Leon Cambre -- a chronology
31 October 1932 – Leon Cambre was born in Jackson, Mississippi.
1950 – Graduated from Central High School in Jackson, Mississippi.
1950-1951, 1955 – Attended Hinds Jr. College, Raymond, Mississippi.
1951-1955 – Served as Staff Sergeant in the U. S. Air Force and is a Korean War veteran.
1955 – Married Elizabeth Phillips of Flora, Mississippi. They had five children: John, Mary, Susie, Cheryl, and Joe. Three of their children have Mississippi State University connections: John is retired from MSU, Mary is an MSU graduate in horticulture, and Susie is an MSU graduate in chemical engineering.
1955-1958 – Attended Mississippi State University on the GI Bill. Took insect taxonomy courses under Dr. E. W. Stafford. Graduated in 1958 with degree in Forest Management.
1958-1960 – Forest, Mississippi. Forester for Beinville National Forest.
1960-1961 – Rolling Fork, Mississippi. Assistant District Ranger for Delta National Forest.
1961-1963 – Pineville, Louisiana. Forest Entomologist for Louisiana, Texas, Oklahoma, Arkansas, and Mississippi.
1963-1965 – Macon, Georgia. Forest Entomologist for Georgia, Alabama, and Florida.
1965-1969 – Oden, Arkansas. District Ranger for Ouachita National Forest. Administered 181,000 acres for natural resource management.
1969-1971 – Winchester, Kentucky. Deputy Forest Supervisor for Daniel Boone National Forest. Administered 750,000 acres for natural resource management.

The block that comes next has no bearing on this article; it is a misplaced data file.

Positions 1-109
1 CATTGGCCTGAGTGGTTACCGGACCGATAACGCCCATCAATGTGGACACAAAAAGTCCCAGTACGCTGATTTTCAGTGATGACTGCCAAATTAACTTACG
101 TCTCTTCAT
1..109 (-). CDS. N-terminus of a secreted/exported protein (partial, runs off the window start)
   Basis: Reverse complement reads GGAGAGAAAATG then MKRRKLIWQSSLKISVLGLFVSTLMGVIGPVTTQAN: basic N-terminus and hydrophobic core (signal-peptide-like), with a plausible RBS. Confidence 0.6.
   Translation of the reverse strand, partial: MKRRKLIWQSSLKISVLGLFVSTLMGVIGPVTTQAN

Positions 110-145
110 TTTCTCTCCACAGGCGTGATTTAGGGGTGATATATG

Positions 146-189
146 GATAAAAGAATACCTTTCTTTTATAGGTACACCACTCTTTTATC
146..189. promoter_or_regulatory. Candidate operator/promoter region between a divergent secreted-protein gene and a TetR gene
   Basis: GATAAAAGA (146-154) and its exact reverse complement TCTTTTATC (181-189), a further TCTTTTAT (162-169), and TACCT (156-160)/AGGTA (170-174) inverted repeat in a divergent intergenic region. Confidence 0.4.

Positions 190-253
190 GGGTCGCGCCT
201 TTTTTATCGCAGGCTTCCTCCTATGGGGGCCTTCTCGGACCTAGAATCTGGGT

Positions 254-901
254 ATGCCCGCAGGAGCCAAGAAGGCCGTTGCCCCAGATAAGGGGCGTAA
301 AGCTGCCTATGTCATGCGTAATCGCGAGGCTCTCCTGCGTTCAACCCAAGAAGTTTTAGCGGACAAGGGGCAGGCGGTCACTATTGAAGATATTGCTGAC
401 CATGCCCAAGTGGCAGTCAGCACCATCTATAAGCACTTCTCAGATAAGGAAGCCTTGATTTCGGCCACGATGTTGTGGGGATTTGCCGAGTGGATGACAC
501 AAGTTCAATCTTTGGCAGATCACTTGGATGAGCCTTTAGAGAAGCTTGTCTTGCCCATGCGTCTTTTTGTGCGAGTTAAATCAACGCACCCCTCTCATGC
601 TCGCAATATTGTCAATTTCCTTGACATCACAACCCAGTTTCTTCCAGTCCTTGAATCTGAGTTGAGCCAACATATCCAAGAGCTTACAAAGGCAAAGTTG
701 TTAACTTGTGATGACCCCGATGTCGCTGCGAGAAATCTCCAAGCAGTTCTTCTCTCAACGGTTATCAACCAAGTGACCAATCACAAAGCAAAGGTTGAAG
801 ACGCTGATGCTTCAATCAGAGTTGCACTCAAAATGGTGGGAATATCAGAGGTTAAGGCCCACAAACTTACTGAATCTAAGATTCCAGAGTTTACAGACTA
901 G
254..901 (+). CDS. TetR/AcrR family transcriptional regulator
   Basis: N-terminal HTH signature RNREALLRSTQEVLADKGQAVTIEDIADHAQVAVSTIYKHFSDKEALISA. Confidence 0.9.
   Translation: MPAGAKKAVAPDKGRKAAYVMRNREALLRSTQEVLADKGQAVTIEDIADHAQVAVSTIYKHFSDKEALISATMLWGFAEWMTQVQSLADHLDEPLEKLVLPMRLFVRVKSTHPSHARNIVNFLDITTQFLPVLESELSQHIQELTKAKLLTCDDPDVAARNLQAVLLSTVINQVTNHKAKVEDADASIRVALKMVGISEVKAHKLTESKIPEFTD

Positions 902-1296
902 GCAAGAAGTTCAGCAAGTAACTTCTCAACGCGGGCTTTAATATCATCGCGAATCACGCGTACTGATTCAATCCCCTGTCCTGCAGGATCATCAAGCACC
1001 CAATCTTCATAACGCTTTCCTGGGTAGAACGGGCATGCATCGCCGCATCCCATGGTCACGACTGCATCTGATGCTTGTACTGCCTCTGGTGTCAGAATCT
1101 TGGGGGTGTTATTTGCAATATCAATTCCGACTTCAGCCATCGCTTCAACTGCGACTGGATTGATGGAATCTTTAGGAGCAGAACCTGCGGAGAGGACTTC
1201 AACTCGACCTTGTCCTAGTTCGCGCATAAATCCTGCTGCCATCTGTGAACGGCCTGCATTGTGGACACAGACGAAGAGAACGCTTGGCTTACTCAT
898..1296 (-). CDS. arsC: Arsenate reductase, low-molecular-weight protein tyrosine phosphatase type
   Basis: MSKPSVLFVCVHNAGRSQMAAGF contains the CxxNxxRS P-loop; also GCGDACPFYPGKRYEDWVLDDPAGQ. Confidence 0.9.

1971-1972 – Washington D.C. Congressional Fellowship. Worked for Senator Lee Metcalf of Montana as his principal aid in Natural Resources and Congressman John Henry Kyl of Iowa on the House Interior and Agriculture Committees.
1972-1975 – Jackson, Mississippi. Forest Supervisor for all six National Forests in Mississippi. Administered 1,136,000 acres for natural resource management.
1975-1977 – Washington D.C. Director of Legislative Affairs for the U. S. Forest Service. Coordinated and administered Forest Service Legislative Affairs activities.
1977-1979 – Washington D.C. Director of Cooperative Forestry for the U. S. Forest Service. Directed cooperative programs between the Forest Service and other Federal, State, and private groups from throughout the United States.
1979-1986 – Rolla, Missouri. Forest Supervisor for Mark Twain National Forest. Administered 1,500,000 acres for natural resource management.
1986 to present – Retired in Rolla, Missouri. Manages his 300 acre tree farm mainly for wildlife. Serves on the Board of Trustees for the L-A-D Foundation, which is dedicated to sustainable forest management and protection of exemplary natural and cultural areas in Missouri including Pioneer Forest.
Leon Cambre - Awards and Honors
- Governor's Conservationist of the Year Award for Mississippi (1974) from the Mississippi Wildlife Federation.
- Governor's Conservationist of the Year Award for Missouri (1986) from the Conservation Federation of Missouri.
- Secretary of Agriculture's Superior Service Award for “outstanding effective management of Mark Twain National Forest.”
- Federal Energy Efficiency Award (1982) from U.S. Secretary of Energy for “exceptional accomplishments in energy efficiency in the Federal Sector.”
- Resource Steward Award (1985) for state of Missouri from Missouri Department of Natural Resources.
- Special Recognition from President Ronald Reagan (1986) for “bringing about significant savings in federal management.”
- Outstanding Alumnus Award (1980) from School of Forest Resources, Mississippi State University.
- In “Who’s Who in the Midwest, 1986-1987.”
- Society of American Foresters Fellow and Golden Member.
- Wildlife Society Life Member.